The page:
Yangtze and Canton generally are viewed to fall into the same territory as Confucius, Sun Yat-sen, Chiang Kai-chek, Kublai Khan, Manchuria, and the Kuomintang. Yes, were we to be entirely consistent, we should talk about Kong Fuzi, Sun Yixian, Jiang Jieshi, Emperor Shizu of Yuan, Dongbei, and the Guomindang, but we’ve just agreed to continue using the traditional exonyms.Also a little jarring is the blend of transliterations. On the one hand Pinyin is used for Beijing, Nanjing, Tianjin, the Xiangeng Emperor, etc.; on the other we have Taku, Peiho, Yangtze, Canton, etc. In cases like these, while making the occasional concession to common usage, I tend to err on the side of using Pinyin across the board.
Yeah, I understand this concern. I did wrestle with things a bit- walked myself back from using the term ''xenophobic,'' which I'd definitely agree is problematic in this context.Another good article overall, but if I may split a few hairs, the choice of language feels a little problematic to me--the Qing are called "belligerent" and "anti-foreigner" simply because they don't want parts of their territory carved up by colonial invaders.
One needs to ask, though, whether the Qing had any duty to treat diplomatic envoys with the degree of courtesy the latter felt entitled to. It's like getting cold-called and having the person at the other end of the line get offended because you won't talk to them, show up in person and batter down your door. Also, treaty ports are very much a carve-up of another country's territory, since the intruding power imposes its sovereignty by force on an unwilling host country.Finally, I think it's a little reductive to say the Qing are being called ''belligerent'' and ''anti-foreigner'' simply because they don't want parts of their territory carved up by colonial invaders. It extends a bit beyond this- purposefully frustrating diplomatic efforts, denying the respect foreign dignitaries felt they deserved. Even ''open more treaty ports'' doesn't necessarily mean ''let territory be carved up.''
Calling the historical region of Manchuria Dongbei would be pretty odd, and I don't know many non-academics who call the current region Manchuria nowadays. Same with Canton, but even as a pinyin fundamentalist I recognize that it will never stop being the Yangtze River in the West.Yangtze and Canton generally are viewed to fall into the same territory as Confucius, Sun Yat-sen, Chiang Kai-chek, Kublai Khan, Manchuria, and the Kuomintang. Yes, were we to be entirely consistent, we should talk about Kong Fuzi, Sun Yixian, Jiang Jieshi, Emperor Shizu of Yuan, Dongbei, and the Guomindang, but we’ve just agreed to continue using the traditional exonyms.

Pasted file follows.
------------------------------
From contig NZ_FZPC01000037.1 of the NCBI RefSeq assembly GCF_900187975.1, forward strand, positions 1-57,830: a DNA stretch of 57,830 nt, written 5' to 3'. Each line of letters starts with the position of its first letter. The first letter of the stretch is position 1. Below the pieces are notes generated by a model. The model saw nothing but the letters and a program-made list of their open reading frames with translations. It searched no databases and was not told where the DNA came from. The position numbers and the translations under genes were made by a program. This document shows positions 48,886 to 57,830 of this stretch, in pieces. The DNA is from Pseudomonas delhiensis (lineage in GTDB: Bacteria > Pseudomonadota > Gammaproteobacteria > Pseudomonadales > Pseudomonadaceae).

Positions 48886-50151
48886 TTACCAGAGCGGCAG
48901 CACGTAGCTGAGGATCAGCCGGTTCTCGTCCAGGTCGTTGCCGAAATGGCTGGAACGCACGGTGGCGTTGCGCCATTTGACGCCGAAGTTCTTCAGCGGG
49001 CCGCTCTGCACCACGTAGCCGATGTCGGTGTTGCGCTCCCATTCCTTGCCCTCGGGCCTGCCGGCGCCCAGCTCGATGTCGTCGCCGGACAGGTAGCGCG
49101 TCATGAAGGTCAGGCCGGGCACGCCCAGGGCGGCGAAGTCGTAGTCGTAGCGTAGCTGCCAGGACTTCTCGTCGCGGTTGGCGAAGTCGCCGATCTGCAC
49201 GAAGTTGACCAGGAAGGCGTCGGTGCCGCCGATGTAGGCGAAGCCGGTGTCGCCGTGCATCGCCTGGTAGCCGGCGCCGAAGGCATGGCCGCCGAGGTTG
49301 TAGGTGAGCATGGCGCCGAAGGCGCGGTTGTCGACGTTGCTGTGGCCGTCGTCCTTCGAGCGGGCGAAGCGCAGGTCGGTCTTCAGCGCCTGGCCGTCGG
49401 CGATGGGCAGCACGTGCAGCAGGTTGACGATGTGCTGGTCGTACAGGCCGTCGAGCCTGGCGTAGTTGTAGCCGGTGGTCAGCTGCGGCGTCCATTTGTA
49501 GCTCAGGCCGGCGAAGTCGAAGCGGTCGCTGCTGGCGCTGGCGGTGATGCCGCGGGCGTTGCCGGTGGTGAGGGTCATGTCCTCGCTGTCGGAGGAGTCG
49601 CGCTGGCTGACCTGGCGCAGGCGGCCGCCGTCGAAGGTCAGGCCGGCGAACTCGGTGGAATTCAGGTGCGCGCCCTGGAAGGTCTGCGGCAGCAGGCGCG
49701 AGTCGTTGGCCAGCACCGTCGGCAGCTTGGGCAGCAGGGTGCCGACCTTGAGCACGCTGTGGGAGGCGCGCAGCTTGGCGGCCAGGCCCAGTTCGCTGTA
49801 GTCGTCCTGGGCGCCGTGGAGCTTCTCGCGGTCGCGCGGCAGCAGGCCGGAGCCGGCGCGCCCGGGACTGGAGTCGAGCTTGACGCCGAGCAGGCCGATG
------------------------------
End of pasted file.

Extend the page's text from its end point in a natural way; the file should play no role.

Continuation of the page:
I mean, fundamentally, my viewpoint is undoubtedly affected by the fact that I'm only capable of reading English-language scholarship (and stuff that's been translated), which will inevitably have it's own preoccupations and Anglocentric undercurrents. So, there is bias there- though of a sort that's impossible to avoid.It's all right, my own comment wasn't intended as an accusation of bias. As you point out, it's just that a lot of the historical literature on this topic was written from a pro-Western perspective and some of the vocabulary tends to be carried over into contemporary discourse.
No, it's entirely their prerogative to treat western diplomatic envoys in the manner that they did. I was just suggesting that dismissing diplomatic overtures (albeit ones done in bad faith with threat of force), and doing so in a way designed to demean and frustrate the opposing party, can be characterised as belligerent behaviour. Maybe? You can obviously split further hairs as to whether their intention was mainly to piss off the west or if this arose from genuinely contradictory worldviews that made treating western envoys with respect and equality unthinkable. This line of thinking perhaps also has an element of backprojecting contemporary standards of diplomatic discourse into an era when they did not exist.One needs to ask, though, whether the Qing had any duty to treat diplomatic envoys with the degree of courtesy the latter felt entitled to. It's like getting cold-called and having the person at the other end of the line get offended because you won't talk to them, show up in person and batter down your door.
Doesn't seem very hard in this case, really.even if they were distasteful, involved further abrogations of your sovereignty, and would have just led to further demands down the line) and choosing instead to fight can legitimately be described as belligerence, can't it? Or, at least, choosing the more belligerent course of action? Semantics is hard